The technical aspects of racing are equally important, but often more painful to learn. And when I say painful, I mean painful as in crashing and skidding along the pavement. An example of the technical aspects is pedaling through corners. It takes time and practice, but you can actually pedal through most corners, particularly on flat roads and with modern pedals that have a lower profile and stack height. As the speeds get higher though, and you lean your bike over more in the corners, you’ll reach a point where won’t be able to pedal without striking it on the pavement. I learned this the hard way on a training ride early in my career. We were on a big group ride in the Malibu hills and we were riding hard; almost race style. I attacked on a descent and was pushing hard through the corners. In one of the turns, I accelerated too soon while I was in the apex of the corner and struck my pedal on the pavement. I almost kept my bike up, but I wiped out and must have slid 100 feet or more. Both sides of my body were covered in road rash.
Other examples of the technical aspect of racing include learning how and where to position yourself in the peloton, what to do if it’s raining, and especially paying attention to the wind. Windy days can be brutal. They are some of the most exciting days for me as a fan of the Tour de France but weren’t my favorite when I was racing. Crosswinds lead to echelons, and it’s not uncommon to see five or six different groups of riders spread across the road.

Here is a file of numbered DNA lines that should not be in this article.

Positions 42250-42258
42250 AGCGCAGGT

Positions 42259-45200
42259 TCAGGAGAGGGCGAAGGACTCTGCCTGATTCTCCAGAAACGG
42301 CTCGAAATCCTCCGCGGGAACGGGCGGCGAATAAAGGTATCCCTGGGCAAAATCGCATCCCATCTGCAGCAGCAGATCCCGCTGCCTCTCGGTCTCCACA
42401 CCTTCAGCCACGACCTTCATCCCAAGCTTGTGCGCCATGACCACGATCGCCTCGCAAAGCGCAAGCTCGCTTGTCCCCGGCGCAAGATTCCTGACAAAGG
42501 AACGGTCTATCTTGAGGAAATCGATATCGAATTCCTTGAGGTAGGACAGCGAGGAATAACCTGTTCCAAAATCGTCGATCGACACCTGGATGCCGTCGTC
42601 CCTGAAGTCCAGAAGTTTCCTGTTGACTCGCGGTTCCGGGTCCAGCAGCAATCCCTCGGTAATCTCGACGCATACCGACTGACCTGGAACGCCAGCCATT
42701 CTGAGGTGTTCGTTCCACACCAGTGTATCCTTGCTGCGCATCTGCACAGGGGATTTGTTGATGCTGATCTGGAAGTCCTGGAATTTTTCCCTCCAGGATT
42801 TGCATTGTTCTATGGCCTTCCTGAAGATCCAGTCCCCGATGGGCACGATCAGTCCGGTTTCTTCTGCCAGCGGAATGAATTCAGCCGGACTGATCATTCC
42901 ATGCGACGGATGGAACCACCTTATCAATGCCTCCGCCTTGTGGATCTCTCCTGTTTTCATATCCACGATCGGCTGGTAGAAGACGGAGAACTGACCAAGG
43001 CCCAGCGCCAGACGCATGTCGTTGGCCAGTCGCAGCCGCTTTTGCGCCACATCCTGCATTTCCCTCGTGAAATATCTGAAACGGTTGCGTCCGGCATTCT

My first introduction to an echelon was during my first race as a professional. My team entered the Ruta Mexico, which was a 15-day stage race. It had big hitters, like Tour winner Laurent Fignon and World Champion Gianni Bugno. Stage 2 was windy and when the road turned, our nice tailwind became a wicked crosswind. Somehow, I found myself in the first echelon. But I had no idea what I was doing, so I got spit out the back. I got into the second echelon and after about five minutes got spit out the back of that group, and then the third… and fourth… I got spit out of every one. Eventually I was riding on my own and lost about 30 minutes to the lead group that day.
Most of us learned to ride a bike when we were kids. We ride for joy, health, commuting or dozens of other reasons. The tactical and technical skills for racing can take years to master but are worth the effort–even if you don’t plan on competing. The same skills that win races help conserve energy and stay safe in group rides. Those who learn to master both will find themselves in a position to compete for victory again and again.